I'm passionate about philosophy, but after having my girls I'm even more passionate about Mommy Matters

Wednesday, July 10, 2013

The Art of Growing Up

      'Growing up is hard'. Obviously this is a cliché and an understatement, but I hadn't ever really appreciated how hard growing up can be until this past weekend. It is one thing to experience growing up yourself, but it is a whole new thing to watch someone else doing it. Not only am I watching Squeaker go through the discovery of life, sometimes the hard way, I have also been spending time with other young family members over the holiday weekend. 
     Squeaker is curious about everything and strives to use her newly developed skills as much as possible. She has started to grab for things she shouldn't grab, sometimes ones she immediately regrets and ones I immediately regret. Like the food I'm eating while I hold her, the jewelry people around her are wearing, people's teeth, and her own face with her sharp little finger nails (which I constantly try to cut & file, but they always manage to be a nuisance anyway). She also rolls off of her blanket or play mat that is on the floor, trying to reach things beyond her grasp. She is experimenting endlessly with the possibilities around her. This learning process is difficult, especially if I am not constantly being observant and helping her through it so that she doesn't inadvertently hurt herself. Discovery is hard, the discovery of new experiences, the world around you, or even your own desires coming into fruition. I am excited to watch Squeaker experience all of this as she grows, but I am also anxious about the discoveries yet to come.
     I'm very close to my husband's family and enjoy spending time with them, every year we get together for a 4th of July celebration. Some family members live far away and come just for the occasion of this celebration. I don't get to spend very much time with young adults on a regular basis, but the past couple of days I have spent a lot of time with some of these young cousins who live far away. I feel as though my eyes have been somewhat opened to the woes of adolescence, perhaps woes I have simply chosen to forget from my own past.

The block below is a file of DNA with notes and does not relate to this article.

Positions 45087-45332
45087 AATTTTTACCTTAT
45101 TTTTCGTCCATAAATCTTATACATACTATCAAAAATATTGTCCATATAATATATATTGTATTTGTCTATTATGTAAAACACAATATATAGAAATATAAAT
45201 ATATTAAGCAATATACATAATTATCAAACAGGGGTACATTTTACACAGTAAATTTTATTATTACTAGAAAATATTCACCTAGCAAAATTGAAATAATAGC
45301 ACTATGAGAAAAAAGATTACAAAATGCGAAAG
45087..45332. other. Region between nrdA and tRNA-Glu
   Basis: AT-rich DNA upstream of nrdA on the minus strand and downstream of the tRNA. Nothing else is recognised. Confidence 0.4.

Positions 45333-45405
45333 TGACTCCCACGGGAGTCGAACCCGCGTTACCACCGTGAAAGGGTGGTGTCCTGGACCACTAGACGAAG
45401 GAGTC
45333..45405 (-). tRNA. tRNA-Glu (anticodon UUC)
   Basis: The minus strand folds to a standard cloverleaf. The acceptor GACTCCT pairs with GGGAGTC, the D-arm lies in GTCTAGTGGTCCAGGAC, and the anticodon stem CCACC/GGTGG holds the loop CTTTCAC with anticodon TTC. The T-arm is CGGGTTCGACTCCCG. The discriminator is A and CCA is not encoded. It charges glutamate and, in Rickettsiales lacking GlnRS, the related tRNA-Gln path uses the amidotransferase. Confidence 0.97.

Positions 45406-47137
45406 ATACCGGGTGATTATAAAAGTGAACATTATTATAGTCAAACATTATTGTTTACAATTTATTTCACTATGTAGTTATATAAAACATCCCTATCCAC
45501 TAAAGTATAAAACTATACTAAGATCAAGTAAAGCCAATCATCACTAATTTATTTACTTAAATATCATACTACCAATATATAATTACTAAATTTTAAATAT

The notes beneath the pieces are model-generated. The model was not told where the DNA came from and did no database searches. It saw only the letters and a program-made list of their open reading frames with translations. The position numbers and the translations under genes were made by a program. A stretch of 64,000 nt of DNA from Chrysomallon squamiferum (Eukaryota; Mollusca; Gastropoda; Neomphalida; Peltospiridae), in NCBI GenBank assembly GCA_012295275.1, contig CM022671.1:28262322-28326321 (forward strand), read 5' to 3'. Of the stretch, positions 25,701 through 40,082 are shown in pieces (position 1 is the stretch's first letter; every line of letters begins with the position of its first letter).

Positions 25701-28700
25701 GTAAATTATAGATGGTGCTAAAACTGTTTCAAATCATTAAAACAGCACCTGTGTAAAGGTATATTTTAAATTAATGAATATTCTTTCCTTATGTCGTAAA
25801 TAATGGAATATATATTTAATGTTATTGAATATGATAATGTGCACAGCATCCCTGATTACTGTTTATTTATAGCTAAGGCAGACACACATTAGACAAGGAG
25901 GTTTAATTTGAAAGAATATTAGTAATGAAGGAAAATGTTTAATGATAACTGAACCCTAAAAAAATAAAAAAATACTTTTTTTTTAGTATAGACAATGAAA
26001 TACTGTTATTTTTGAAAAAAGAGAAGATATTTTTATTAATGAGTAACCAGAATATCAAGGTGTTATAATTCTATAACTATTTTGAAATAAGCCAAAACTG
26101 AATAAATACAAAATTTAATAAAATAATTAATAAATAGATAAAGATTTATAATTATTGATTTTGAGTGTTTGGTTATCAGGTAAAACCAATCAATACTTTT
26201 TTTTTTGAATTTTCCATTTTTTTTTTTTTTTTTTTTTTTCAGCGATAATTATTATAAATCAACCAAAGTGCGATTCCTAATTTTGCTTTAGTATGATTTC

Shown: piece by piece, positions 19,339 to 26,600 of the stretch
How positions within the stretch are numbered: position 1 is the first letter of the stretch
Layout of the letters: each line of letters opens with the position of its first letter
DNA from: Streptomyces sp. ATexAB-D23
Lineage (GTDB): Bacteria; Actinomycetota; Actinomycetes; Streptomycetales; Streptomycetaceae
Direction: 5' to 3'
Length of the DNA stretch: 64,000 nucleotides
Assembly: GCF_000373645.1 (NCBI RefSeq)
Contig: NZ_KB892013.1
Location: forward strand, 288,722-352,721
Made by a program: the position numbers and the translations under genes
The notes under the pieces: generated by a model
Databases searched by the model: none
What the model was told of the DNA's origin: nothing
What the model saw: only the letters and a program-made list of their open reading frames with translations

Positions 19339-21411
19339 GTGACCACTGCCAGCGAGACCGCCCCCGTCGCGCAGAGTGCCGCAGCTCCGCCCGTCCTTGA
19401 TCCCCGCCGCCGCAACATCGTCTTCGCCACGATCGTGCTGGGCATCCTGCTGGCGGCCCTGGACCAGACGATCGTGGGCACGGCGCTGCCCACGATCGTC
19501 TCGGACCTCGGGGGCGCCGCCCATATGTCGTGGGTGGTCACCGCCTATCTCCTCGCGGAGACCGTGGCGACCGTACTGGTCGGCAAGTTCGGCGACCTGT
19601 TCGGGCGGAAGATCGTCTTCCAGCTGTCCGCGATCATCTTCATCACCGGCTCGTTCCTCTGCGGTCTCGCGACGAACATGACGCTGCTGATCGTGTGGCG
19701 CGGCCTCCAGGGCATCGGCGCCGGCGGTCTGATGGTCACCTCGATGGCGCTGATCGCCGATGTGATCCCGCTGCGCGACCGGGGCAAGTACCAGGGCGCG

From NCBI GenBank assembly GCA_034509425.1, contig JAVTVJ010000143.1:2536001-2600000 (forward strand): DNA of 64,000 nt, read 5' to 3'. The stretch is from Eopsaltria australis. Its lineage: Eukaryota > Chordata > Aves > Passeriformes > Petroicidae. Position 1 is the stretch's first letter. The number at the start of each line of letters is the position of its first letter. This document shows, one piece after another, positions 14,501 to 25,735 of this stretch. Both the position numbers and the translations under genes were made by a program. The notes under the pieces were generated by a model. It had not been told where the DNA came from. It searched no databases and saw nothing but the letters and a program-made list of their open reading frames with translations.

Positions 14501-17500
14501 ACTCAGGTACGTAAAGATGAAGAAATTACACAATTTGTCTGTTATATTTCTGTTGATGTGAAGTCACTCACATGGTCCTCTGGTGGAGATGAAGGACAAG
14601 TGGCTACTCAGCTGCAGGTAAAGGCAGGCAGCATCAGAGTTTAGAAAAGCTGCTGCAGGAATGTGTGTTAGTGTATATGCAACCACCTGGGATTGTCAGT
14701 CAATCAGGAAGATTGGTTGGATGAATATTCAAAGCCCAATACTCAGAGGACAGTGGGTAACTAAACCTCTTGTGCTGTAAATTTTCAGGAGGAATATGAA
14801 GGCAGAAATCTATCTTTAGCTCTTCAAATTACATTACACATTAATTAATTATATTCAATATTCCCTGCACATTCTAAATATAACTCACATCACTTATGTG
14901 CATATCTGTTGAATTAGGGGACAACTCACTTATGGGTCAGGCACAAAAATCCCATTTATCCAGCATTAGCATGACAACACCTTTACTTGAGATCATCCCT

Trying to discover one's place and standing in the world, relative to the people around you (who constantly judge or respect you) is a process that lasts a life time. However, it doesn't seem to make an impact on one's life until the tween and teen years  of life, before then children don't seem to care as much about how they are perceived or where they stand with those around them. Suddenly there is 'peer-pressure', strangers and friends offering you drugs, alcohol, new experiences and a scope of life beyond the one your parents have set up or prepared you for.